While much of the climate crisis owes to the emission of greenhouse gases originally in prosperous countries, nations such as India have an important role in not only cleaning up their act and adopting cleaner energy and technology, but also in demanding that carbon pricing and trading at institutional, international and individual levels be implemented so that the poor and disadvantaged nations and people can be appropriately compensated for losses.
Such demands will strengthen the hands of climate activists in countries of the global north. Greta Thunberg, and leaders of XR, who are deeply influenced by Gandhian ideals, emphasise the justice aspect of climate action at every opportunity. It means those who are least responsible for the climate crisis and most vulnerable to its effects must be protected at all cost.
The inequity is clearly illustrated by the fact that about 100 global multinationals are responsible for more than 70 per cent of greenhouse gas emissions. About 30 investment banks are the financiers that make these companies do the damage. Similarly, the per capita emission of a citizen of a developed country such as the US is several times higher than an average Indian. Therefore, any solution for the climate challenge must take into account the economic disparity and compensate for the same.
XR likes to be a global platform that brings together all environmental movements to achieve what we have failed to achieve so far — meaningful action to reverse greenhouse gas emissions, global warming and climate crisis. Today, as academics increasingly support mass movements as the only option left to force governments to take action, vested interests, such as fossil fuel companies, have redoubled their efforts to create climate scepticism.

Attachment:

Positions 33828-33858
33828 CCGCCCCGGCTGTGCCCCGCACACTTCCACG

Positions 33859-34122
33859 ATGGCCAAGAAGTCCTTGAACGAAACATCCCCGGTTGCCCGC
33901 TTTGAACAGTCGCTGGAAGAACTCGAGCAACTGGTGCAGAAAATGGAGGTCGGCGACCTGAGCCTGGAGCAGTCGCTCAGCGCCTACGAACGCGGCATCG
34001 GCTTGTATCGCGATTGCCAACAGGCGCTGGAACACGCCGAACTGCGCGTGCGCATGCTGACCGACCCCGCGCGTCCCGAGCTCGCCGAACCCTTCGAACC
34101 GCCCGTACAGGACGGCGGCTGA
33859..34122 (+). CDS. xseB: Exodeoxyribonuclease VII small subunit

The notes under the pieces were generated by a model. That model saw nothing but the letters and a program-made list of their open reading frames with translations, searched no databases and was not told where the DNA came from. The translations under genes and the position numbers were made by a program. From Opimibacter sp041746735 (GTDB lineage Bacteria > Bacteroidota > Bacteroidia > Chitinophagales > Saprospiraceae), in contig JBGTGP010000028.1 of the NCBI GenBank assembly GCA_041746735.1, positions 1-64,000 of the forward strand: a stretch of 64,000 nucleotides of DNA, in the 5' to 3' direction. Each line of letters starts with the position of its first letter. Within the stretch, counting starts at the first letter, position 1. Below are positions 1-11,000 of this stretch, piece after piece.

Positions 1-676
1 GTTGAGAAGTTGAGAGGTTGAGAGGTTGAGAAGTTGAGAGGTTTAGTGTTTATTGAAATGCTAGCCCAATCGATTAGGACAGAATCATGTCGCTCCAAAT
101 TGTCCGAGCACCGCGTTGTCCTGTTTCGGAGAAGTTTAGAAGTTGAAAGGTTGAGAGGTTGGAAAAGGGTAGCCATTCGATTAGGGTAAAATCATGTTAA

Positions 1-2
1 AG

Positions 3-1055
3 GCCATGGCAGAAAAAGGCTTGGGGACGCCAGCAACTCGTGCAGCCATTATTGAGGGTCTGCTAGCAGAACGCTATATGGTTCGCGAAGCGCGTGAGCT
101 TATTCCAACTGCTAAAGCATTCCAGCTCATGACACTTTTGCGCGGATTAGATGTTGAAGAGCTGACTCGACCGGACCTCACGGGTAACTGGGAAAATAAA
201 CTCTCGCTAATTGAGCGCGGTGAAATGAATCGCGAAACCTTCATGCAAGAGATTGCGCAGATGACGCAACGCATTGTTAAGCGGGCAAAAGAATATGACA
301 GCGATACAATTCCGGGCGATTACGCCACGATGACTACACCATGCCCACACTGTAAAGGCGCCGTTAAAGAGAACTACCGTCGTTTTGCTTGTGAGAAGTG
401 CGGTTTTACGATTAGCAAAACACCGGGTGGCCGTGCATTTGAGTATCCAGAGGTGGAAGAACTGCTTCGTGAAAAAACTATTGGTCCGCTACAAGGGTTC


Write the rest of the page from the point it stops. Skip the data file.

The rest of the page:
Fossil fuel companies have all along known the ill effects of burning fossil fuel and resultant climate crisis. They chose to do nothing about it and do everything to fund climate scepticism. Many of these companies are now being sued in American courts in mass action lawsuits by young children.
Some believe technology can yet come up with a miracle solution that will simply make climate crisis go away. No notion can be more foolish, as profit motive drives most technological innovation. The solutions lie in policy action. Even today, the solutions exist in renewable energy and electric transport; but we continue to build coal or gas-fired power plants and use fossil fuel-powered transport. In short-sighted pursuit of open-ended economic growth model incompatible with a planet with finite resources, humanity is unable to come together and consider alternative structural arrangements. Such a change will come from confronting the truth of climate crisis, taking action and allowing citizens rather than politicians controlled by vested interest to dictate and monitor progress.
The writer is a civil engineering professor and principal of KMBB College of Engineering and Technology, currently visiting Hong Kong University of Science and Technology as a Research Scholar. He can be reached by email at [email protected]